Billionaire mining magnate Clive Palmer has pledged $2m to the No campaign in the final weeks before the Voice to parliament referendum.
The bulk of that money is set to be used for a last-minute advertising blitz in South Australia and Tasmania, both considered must-win seats for both sides of the debate.
Total advertising spend for the Voice is set to near $30m by October 14, with both the No camp and Yes23 focusing on the final weeks of the campaign.
Mr Palmer, who spent $117m for his political party United Australia Party in the 2022 election to win just one seat, told The Australian he would also involve his company Mineralogy.
He told the newspaper he had not consulted with Indigenous leaders, and that his campaign was not associated with the official No campaign.
“We’re spending the money to put our point of view forward. We’re targeting Tasmania and South Australia. We’ll be advertising in all the states but will be focusing on them,” Mr Palmer said.
It’s cheaper to spend advertising in Tassie and South Australia.
“I think the No case will win. My prediction is 30 per cent Yes when we get to the polling date.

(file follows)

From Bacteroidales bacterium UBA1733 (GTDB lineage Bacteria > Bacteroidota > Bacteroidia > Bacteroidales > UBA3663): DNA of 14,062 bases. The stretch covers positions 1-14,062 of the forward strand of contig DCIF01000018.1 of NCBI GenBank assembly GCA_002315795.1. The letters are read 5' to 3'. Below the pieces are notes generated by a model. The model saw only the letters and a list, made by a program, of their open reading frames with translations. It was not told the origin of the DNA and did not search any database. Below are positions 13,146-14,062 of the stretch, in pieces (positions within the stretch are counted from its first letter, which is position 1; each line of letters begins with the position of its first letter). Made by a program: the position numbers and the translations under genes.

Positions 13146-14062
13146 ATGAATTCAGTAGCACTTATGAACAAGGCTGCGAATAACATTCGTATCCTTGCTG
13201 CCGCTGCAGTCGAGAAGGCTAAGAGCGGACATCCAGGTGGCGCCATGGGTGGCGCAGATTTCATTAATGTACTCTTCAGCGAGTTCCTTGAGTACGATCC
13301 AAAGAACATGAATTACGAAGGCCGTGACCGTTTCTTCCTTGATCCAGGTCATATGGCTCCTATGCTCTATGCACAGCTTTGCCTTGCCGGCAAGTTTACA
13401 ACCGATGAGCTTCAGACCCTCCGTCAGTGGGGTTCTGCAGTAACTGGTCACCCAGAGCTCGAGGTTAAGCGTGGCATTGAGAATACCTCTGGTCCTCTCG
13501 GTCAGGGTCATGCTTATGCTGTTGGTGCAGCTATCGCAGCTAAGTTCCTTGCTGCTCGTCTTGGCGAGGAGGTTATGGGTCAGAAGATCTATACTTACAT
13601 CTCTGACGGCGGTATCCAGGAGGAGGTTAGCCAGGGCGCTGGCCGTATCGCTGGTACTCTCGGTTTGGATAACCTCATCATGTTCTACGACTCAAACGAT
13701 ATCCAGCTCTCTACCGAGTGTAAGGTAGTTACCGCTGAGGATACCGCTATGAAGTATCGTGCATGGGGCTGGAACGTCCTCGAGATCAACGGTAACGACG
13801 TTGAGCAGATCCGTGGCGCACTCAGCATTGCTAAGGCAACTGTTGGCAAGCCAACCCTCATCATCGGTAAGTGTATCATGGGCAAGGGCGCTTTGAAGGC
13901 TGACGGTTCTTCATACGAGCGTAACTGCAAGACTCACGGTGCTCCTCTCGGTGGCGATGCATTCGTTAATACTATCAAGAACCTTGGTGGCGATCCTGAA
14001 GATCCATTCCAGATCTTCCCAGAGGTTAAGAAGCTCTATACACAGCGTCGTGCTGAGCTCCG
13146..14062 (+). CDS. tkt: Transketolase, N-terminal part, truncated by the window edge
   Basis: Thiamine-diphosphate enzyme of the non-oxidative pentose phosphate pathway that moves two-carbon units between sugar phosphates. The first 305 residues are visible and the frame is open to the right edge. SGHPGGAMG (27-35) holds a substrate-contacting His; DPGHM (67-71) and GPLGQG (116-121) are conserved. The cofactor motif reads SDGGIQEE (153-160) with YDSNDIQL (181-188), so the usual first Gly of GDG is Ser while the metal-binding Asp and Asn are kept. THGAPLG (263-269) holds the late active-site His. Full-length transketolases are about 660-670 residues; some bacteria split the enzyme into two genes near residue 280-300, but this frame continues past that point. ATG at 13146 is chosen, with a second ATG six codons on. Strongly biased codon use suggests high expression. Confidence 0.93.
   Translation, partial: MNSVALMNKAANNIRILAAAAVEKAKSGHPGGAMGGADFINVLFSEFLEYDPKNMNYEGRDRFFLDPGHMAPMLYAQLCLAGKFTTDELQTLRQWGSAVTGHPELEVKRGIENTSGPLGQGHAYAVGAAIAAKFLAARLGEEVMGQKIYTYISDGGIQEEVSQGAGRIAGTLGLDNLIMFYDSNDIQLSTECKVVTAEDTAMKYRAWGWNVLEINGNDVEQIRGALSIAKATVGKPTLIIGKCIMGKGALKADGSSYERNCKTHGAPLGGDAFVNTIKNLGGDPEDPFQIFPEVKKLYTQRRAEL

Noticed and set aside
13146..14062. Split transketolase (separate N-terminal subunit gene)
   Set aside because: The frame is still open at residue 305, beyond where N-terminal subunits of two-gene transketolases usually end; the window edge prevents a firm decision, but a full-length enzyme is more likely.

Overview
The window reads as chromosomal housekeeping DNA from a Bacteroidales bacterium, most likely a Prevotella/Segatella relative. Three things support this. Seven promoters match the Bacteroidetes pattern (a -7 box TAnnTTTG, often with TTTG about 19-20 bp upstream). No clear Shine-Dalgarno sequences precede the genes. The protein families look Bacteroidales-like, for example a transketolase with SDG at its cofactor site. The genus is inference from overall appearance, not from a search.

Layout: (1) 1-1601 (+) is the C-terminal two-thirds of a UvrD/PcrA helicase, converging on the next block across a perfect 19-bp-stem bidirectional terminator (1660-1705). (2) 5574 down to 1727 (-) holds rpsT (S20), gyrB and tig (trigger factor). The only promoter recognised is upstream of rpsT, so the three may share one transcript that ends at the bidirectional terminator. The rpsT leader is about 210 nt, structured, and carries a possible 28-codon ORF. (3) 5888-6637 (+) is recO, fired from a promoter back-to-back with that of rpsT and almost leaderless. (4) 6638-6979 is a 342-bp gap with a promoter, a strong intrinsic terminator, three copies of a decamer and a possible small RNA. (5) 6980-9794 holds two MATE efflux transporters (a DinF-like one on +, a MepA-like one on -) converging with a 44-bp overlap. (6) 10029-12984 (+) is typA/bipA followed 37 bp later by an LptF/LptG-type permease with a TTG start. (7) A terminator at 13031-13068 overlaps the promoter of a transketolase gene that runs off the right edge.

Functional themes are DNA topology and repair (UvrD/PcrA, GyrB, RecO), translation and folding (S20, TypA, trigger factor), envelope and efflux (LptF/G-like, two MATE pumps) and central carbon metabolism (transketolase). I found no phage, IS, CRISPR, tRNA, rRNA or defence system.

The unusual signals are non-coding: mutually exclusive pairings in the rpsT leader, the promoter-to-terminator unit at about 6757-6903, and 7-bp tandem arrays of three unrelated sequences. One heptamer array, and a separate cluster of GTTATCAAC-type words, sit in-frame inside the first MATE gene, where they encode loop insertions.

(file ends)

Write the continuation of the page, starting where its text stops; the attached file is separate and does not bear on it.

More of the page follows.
“If you look at it in the proper context, the most important thing in Australia is not Yes or No at the moment, it’s the cost-of-living and how the average Australian is going to make his way.”
Given a referendum needs a majority of votes and a majority of states to be successful, both sides of the campaign are trying to court South Australia and Tasmania.
Western Australia and Queensland are largely considered lost to the Yes camp, while Victoria and NSW are more likely to support the change.
Prime Minister Anthony Albanese said while the fear campaigns being propped up by multimillion donations could be powerful, “you never change for the better through fear”.
“You change it through hope,” he told ABC Sydney.
“That’s what this referendum is about.”
He said the campaign would spend the last few weeks making it clear to Australians, especially those undecided and soft no’s, that a Voice was about recognition and listening.
Remote voting began across the country this week, with pre-polling starting on Monday and Tuesday.